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Hunky Dory

By REBECCA JACOBSON
Setting Shakespeare’s The Tempest in space isn’t a novel idea: The 1956 film Forbidden Planet, in which earthlings take a starship to an alien planet, was based on the Bard’s dreamlike play. But there’s something charming about making David Bowie, and in particular his song “Life on Mars?”, the guiding light of a production starring working-class Welsh teenagers. That’s what happens in the nostalgia-soaked Hunky Dory, which channels some of The Tempest’s whimsy but none of its focus. It’s 1976 during the U.K.’s hottest summer on record, and high-school drama teacher Vivienne Mae (Minnie Driver) decides to stage a rock-opera Tempest that, she says, would make both Shakespeare and Bowie proud. While Vivienne’s students might be fans of rock ’n’ roll, they’re also fans of drugs and sex, which have a way of interfering with rehearsal. But free-spirited Vivienne has a hard-driving streak—she shows up at the community swimming pool with a megaphone to round up absent cast members—and she soldiers through dropouts and disasters to mount the production, complete with shadow puppet aliens, thick eyeliner and gobs of glitter. While the renditions of Beach Boys and ELO songs are spunky and appealing, director Marc Evans can’t manage all his narrative threads. Rather than probing either Shakespeare’s themes or teenage melodrama, Evans lets it all dissolve, rather blandly, into the ether.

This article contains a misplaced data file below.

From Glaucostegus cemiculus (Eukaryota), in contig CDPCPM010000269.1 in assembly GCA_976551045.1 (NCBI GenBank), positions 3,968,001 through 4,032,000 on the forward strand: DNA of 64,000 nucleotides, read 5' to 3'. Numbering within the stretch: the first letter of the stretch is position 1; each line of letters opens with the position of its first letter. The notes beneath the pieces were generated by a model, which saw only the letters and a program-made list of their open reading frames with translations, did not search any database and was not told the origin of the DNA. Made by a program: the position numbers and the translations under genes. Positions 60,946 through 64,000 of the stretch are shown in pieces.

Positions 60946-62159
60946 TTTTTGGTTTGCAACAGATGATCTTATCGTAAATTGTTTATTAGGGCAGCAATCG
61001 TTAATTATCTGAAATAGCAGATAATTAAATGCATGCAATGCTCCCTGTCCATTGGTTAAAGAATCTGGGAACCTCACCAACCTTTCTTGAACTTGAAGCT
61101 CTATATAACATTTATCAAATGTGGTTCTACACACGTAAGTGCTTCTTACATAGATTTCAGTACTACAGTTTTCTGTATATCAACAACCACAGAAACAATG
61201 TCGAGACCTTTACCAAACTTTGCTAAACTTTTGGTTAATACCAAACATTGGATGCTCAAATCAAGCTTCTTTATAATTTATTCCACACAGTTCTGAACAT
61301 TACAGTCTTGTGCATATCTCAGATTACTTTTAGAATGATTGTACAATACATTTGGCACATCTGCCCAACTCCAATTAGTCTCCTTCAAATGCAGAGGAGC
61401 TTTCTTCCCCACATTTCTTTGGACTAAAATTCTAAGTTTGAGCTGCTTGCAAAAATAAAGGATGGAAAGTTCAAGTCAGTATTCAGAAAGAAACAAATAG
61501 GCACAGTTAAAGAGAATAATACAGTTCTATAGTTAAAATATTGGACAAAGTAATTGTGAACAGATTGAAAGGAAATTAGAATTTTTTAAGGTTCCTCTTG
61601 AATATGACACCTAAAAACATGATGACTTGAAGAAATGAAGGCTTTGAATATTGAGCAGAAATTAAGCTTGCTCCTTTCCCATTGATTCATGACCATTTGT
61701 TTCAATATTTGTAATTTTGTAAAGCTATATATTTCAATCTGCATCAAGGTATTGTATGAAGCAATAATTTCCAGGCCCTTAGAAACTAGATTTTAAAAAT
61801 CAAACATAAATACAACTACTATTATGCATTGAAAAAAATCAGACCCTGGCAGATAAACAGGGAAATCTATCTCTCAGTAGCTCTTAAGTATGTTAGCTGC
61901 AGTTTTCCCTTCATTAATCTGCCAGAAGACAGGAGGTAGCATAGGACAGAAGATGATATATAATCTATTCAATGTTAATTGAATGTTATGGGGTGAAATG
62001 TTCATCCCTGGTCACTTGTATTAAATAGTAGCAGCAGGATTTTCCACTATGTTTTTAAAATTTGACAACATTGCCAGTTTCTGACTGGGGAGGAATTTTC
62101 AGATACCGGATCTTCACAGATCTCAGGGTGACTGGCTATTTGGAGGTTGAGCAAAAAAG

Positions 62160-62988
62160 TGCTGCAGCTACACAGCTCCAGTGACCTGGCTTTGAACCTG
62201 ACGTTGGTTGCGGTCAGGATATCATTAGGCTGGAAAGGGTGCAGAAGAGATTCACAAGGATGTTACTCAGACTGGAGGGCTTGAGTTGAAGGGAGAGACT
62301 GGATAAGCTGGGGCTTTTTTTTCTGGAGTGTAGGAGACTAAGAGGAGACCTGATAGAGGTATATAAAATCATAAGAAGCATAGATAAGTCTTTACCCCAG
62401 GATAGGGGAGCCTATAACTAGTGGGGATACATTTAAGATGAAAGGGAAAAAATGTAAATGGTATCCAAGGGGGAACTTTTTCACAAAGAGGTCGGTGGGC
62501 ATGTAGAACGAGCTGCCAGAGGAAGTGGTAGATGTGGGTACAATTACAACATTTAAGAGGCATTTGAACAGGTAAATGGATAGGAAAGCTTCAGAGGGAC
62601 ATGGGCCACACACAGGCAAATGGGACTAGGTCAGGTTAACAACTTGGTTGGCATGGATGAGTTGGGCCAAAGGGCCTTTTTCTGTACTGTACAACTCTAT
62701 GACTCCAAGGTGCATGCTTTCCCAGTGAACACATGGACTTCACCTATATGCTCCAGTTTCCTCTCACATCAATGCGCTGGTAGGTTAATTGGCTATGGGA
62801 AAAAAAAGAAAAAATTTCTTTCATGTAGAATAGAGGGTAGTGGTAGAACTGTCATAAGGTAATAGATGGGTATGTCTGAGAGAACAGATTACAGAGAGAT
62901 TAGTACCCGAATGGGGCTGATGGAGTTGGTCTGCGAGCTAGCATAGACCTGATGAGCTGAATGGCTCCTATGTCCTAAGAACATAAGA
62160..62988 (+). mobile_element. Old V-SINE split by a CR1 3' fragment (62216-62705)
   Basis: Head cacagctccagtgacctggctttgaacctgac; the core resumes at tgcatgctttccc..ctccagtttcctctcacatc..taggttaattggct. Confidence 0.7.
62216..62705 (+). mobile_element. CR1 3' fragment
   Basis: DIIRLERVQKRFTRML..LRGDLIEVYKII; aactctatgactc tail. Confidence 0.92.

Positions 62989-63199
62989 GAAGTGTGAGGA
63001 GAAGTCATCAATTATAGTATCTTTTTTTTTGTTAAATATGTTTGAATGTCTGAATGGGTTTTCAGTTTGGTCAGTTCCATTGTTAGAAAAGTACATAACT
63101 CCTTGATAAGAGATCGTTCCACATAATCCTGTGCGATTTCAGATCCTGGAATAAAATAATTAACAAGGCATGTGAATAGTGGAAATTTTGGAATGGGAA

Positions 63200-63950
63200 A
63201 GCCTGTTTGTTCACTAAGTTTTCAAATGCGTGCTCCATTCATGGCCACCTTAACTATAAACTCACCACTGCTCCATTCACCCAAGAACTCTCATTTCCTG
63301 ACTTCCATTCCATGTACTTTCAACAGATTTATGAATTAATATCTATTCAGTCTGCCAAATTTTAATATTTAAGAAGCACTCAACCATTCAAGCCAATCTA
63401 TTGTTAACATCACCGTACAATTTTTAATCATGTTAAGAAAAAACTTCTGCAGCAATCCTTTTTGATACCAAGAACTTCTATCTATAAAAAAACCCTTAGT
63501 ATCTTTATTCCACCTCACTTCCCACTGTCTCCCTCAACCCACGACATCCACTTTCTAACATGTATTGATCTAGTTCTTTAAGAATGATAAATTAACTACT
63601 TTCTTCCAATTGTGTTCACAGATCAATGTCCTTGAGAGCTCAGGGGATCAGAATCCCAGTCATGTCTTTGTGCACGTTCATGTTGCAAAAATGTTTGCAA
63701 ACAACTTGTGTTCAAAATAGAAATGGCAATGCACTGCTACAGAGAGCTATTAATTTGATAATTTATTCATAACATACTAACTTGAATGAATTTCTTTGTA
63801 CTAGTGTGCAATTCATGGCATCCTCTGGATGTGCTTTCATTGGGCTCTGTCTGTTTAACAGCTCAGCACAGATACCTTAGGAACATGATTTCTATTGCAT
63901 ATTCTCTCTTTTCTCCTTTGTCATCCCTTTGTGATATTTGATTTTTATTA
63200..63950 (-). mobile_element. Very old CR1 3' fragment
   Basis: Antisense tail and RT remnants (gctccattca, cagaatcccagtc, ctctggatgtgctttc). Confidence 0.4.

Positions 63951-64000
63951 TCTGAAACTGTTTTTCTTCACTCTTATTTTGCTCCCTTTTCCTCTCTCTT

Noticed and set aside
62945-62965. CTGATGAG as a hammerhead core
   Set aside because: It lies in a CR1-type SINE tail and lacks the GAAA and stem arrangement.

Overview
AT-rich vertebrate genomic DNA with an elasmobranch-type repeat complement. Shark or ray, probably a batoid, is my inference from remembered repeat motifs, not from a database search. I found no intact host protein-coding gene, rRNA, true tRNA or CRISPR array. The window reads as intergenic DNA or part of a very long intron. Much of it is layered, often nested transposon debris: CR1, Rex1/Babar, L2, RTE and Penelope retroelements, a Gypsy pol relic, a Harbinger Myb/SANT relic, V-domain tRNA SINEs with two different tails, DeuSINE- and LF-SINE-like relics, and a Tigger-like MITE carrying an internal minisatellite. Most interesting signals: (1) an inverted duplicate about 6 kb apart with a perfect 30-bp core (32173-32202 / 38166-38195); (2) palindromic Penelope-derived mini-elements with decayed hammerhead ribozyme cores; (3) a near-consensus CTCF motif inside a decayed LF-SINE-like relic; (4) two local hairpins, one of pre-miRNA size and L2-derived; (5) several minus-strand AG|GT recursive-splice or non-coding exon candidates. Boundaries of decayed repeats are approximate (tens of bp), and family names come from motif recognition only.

Special Note

Hollywood Theatre
 
  • Running Time:
  • Release Date: Tuesday, April 30, 2013
  • Critic's Score: C+
  • Watch the trailer
 

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  • Currently 3.5/5 Stars.
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